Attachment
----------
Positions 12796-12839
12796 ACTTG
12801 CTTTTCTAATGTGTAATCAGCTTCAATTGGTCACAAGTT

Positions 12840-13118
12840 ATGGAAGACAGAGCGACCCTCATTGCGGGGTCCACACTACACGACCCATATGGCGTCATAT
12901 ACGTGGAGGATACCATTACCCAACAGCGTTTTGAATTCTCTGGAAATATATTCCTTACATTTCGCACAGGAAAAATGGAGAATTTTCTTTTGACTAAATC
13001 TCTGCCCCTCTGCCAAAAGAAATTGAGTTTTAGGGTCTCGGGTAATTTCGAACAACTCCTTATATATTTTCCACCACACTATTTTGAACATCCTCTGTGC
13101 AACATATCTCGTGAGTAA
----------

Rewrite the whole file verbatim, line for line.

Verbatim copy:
Positions 12796-12839
12796 ACTTG
12801 CTTTTCTAATGTGTAATCAGCTTCAATTGGTCACAAGTT

Positions 12840-13118
12840 ATGGAAGACAGAGCGACCCTCATTGCGGGGTCCACACTACACGACCCATATGGCGTCATAT
12901 ACGTGGAGGATACCATTACCCAACAGCGTTTTGAATTCTCTGGAAATATATTCCTTACATTTCGCACAGGAAAAATGGAGAATTTTCTTTTGACTAAATC
13001 TCTGCCCCTCTGCCAAAAGAAATTGAGTTTTAGGGTCTCGGGTAATTTCGAACAACTCCTTATATATTTTCCACCACACTATTTTGAACATCCTCTGTGC
13101 AACATATCTCGTGAGTAA